The University of Connecticut has officially banned romantic relationships between students and faculty members in their "Policy Against Discrimination, Harassment and Inappropriate Romantic Relationships." Bold move, UConn.
This new rule comes about after professor Robert Miller's alleged sexual misconduct, but administrators said it had been in the works even before his case came to light. The idea behind the ban is that it will foster an “environment free from all forms of discrimination and discriminatory harassment." Particularly, the university seems interested in discouraging relationships with an unbalanced power differential, like any faculty member-student relationship would be.
The Hartford Courant reports that UConn is defining romantic relationships fairly broadly, quoting Associate Vice President Elizabeth Conklin:
"Romantic is a term of art under the policy — but it is any sexual, intimate, amorous proposal or encounter. The relationship can be once, it can be short term, it can be long term, it can be a marriage — everything in between," she said. "The intent is to capture it all ... When you see it, you know it.''
Undergraduate relationships with faculty are totally banned, while graduate student-faculty relationships are a no-go only if the faculty member is in a position of power over the graduate student. So, in other words, I guess a chemistry grad student could have a relationship with an English professor, as long as they don't have any kind of professional relationship.
I have some conflicting feelings on this. Although I think it's a step in the right direction in terms of making power differentials more clear in university settings (and protecting students, particular female ones), it also slightly infringes on people's right to have relationships with whomever they want. Don't get me wrong, I'm not at all in favor of like, sport-coated professors hitting on nubile freshman or anything like that, but I'm sure there's exceptions to every rule, especially since the new clause also bans relationships between staff members (if one is in a higher position than the other). When I was in graduate school, I knew more than a few faculty members whose significant others decided to go back to school at the same institution, as well as graduate students who were married to current undergraduates and that type of thing. Apparently, there will be provisions made for preexisting relationships, including a requirement that they be made known to the university within three months of the new rule.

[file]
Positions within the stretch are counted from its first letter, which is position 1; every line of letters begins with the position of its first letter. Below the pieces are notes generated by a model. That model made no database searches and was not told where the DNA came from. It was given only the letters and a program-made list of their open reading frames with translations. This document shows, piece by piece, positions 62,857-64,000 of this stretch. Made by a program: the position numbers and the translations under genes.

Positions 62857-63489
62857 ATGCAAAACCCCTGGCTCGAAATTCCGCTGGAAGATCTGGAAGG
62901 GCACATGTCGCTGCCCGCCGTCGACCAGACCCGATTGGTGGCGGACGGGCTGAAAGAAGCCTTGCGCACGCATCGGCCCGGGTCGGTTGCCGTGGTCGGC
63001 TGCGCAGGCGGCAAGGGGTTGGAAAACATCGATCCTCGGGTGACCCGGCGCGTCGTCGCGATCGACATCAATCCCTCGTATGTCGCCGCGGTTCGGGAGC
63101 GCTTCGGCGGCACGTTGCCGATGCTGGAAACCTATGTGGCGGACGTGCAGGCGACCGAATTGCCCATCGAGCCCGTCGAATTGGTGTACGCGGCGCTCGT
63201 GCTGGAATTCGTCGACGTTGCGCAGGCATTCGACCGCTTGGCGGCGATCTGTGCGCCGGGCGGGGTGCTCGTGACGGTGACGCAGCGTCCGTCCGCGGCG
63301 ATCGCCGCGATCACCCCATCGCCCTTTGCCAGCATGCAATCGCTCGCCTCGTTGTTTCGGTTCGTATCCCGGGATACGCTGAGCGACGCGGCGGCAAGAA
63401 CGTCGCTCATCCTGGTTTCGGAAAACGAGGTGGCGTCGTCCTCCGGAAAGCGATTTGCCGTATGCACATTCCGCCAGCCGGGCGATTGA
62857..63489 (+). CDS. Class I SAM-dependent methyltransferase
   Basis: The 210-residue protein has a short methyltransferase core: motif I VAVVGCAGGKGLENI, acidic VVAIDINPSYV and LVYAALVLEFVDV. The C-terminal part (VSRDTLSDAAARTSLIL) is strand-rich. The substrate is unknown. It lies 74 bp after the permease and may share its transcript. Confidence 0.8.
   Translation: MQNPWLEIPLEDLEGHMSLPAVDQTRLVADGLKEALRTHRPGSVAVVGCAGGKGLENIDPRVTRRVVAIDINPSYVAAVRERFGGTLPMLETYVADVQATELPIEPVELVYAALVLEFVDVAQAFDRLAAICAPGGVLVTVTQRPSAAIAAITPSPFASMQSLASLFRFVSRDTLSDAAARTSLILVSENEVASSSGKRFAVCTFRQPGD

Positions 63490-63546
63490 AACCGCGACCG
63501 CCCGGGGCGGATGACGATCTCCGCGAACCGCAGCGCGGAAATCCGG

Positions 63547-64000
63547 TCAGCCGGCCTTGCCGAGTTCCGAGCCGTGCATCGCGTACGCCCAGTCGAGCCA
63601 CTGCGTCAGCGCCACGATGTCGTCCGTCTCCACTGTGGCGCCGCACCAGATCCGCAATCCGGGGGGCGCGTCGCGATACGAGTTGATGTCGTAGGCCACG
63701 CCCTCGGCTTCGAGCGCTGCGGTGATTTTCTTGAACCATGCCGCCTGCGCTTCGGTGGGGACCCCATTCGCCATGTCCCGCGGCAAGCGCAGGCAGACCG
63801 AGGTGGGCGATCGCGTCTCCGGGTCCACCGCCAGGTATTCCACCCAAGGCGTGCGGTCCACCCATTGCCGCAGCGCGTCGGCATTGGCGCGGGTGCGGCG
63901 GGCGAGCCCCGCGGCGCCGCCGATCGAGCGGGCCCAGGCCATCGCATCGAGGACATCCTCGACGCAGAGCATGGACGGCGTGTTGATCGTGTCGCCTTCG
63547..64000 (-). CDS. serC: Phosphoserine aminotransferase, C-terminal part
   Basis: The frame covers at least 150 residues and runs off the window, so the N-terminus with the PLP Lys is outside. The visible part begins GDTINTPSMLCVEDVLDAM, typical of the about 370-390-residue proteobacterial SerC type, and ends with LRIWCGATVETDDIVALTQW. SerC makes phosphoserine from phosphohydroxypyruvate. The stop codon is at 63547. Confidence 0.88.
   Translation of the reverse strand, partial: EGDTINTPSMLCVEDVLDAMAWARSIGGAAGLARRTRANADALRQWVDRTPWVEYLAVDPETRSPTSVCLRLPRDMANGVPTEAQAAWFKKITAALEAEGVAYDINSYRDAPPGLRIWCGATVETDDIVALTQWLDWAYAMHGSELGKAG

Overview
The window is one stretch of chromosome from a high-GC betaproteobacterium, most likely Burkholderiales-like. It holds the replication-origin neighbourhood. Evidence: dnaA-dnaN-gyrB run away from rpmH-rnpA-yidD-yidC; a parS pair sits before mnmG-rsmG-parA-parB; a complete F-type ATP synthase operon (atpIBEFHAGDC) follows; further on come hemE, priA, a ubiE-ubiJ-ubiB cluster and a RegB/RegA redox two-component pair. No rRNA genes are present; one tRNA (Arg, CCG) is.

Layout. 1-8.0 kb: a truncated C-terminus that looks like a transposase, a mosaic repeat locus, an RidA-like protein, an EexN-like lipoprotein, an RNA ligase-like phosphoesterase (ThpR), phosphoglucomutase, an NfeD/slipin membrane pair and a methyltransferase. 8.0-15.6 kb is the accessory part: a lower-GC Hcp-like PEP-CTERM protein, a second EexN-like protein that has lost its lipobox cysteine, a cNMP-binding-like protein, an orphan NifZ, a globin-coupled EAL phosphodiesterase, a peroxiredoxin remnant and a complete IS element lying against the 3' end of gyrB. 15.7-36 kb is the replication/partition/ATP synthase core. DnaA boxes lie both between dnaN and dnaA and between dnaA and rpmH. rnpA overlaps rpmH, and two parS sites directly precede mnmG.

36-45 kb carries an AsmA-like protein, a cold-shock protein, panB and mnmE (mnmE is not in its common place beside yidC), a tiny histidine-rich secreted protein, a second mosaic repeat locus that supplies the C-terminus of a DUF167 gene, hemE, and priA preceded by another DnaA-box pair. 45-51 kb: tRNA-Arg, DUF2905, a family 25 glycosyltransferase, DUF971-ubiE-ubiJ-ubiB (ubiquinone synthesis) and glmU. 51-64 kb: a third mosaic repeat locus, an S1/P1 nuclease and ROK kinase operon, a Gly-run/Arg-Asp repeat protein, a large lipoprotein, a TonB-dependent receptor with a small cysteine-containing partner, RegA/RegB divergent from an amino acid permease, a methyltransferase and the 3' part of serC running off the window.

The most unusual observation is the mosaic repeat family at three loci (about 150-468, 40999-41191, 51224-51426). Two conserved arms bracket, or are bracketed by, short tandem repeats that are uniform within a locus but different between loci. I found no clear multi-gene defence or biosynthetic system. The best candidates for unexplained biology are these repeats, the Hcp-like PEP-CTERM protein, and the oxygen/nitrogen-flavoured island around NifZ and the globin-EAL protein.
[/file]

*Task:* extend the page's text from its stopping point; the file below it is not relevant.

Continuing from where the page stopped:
I don't know, maybe I'm being a little too libertarian about this, but it seems like there's the possibility for a lot of grey area in this ruling. I want to emphasize that I'm not trying to downplay the very real problem of sexual harassment and sexism that's basically rampant in academia, but a zero-tolerance policy might make it hard for legitimate couples to pursue their academic work freely. I hope the university will be careful and conscientious when reviewing cases that might be in violation of the rule; I also hope this ban does create a safe, discrimination-free environment at UConn.
What do you think? Is this kind of regulation important to foster a safe university environment or are the restrictions too stringent?